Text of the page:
Astronomy Picture of the Day

Discover the cosmos! Each day a different image or photograph of our fascinating universe is featured, along with a brief explanation written by a professional astronomer.

2014 December 29
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The Sun in X-rays from NuSTAR
Image Credit: NuSTAR, SDO, NASA

Explanation: Why are the regions above sunspots so hot? Sunspots themselves are a bit cooler than the surrounding solar surface because the magnetic fields that create them reduce convective heating. It is therefore unusual that regions overhead -- even much higher up in the Sun's corona -- can be hundreds of times hotter. To help find the cause, NASA directed the Earth-orbiting Nuclear Spectroscopic Telescope Array (NuSTAR) satellite to point its very sensitive X-ray telescope at the Sun. Featured above is the Sun in ultraviolet light, shown in a red hue as taken by the orbiting Solar Dynamics Observatory (SDO). Superimposed in false-colored green and blue is emission above sunspots detected by NuSTAR in different bands of high-energy X-rays, highlighting regions of extremely high temperature. Clues about the Sun's atmospheric heating mechanisms may not only come from this initial image, but future NuSTAR images aimed at finding hypothesized nanoflares, brief bursts of energy that may drive the unusual heating.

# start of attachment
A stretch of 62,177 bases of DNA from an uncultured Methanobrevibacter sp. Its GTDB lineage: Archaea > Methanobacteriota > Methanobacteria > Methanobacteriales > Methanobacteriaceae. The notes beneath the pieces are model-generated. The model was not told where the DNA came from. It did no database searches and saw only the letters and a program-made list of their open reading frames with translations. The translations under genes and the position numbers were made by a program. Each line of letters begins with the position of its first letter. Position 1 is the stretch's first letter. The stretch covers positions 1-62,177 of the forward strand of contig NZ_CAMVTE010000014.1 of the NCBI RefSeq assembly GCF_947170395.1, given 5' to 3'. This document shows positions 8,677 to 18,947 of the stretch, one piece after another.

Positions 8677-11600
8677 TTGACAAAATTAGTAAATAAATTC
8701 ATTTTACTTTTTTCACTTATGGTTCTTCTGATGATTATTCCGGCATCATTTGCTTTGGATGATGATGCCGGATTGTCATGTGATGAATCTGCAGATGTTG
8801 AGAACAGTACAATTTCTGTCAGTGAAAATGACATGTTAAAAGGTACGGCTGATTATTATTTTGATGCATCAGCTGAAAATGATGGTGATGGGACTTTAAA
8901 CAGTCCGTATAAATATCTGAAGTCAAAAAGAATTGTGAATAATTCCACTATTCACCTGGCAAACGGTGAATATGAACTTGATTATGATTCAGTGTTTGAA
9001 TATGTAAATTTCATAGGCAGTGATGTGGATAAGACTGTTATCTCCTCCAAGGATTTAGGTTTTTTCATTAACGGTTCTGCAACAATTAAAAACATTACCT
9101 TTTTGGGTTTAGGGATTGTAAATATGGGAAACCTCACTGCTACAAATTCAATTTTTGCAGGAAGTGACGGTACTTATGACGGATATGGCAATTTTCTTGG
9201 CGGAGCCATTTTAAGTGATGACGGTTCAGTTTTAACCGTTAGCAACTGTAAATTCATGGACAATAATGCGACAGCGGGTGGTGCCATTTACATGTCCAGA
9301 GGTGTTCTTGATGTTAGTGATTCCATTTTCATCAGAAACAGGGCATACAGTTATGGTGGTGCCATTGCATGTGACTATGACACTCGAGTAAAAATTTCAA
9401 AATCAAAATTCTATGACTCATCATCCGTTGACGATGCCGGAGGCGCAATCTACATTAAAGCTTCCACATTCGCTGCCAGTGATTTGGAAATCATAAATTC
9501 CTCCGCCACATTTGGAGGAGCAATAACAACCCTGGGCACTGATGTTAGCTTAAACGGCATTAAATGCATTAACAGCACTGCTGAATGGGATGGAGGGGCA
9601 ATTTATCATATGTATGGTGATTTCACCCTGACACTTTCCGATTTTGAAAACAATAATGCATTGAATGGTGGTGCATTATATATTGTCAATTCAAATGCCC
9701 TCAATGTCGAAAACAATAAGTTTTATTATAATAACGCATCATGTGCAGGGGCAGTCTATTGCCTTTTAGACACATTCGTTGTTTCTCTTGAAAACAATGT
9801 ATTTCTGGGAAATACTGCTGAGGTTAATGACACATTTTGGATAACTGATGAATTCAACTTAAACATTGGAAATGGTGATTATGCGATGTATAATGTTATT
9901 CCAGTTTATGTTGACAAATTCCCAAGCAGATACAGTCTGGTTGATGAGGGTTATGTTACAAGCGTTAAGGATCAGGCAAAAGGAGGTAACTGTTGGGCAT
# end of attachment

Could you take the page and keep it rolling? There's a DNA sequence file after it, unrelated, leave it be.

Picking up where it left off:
Tomorrow's picture: layers of universe

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Authors & editors: Robert Nemiroff (MTU) & Jerry Bonnell (UMCP)
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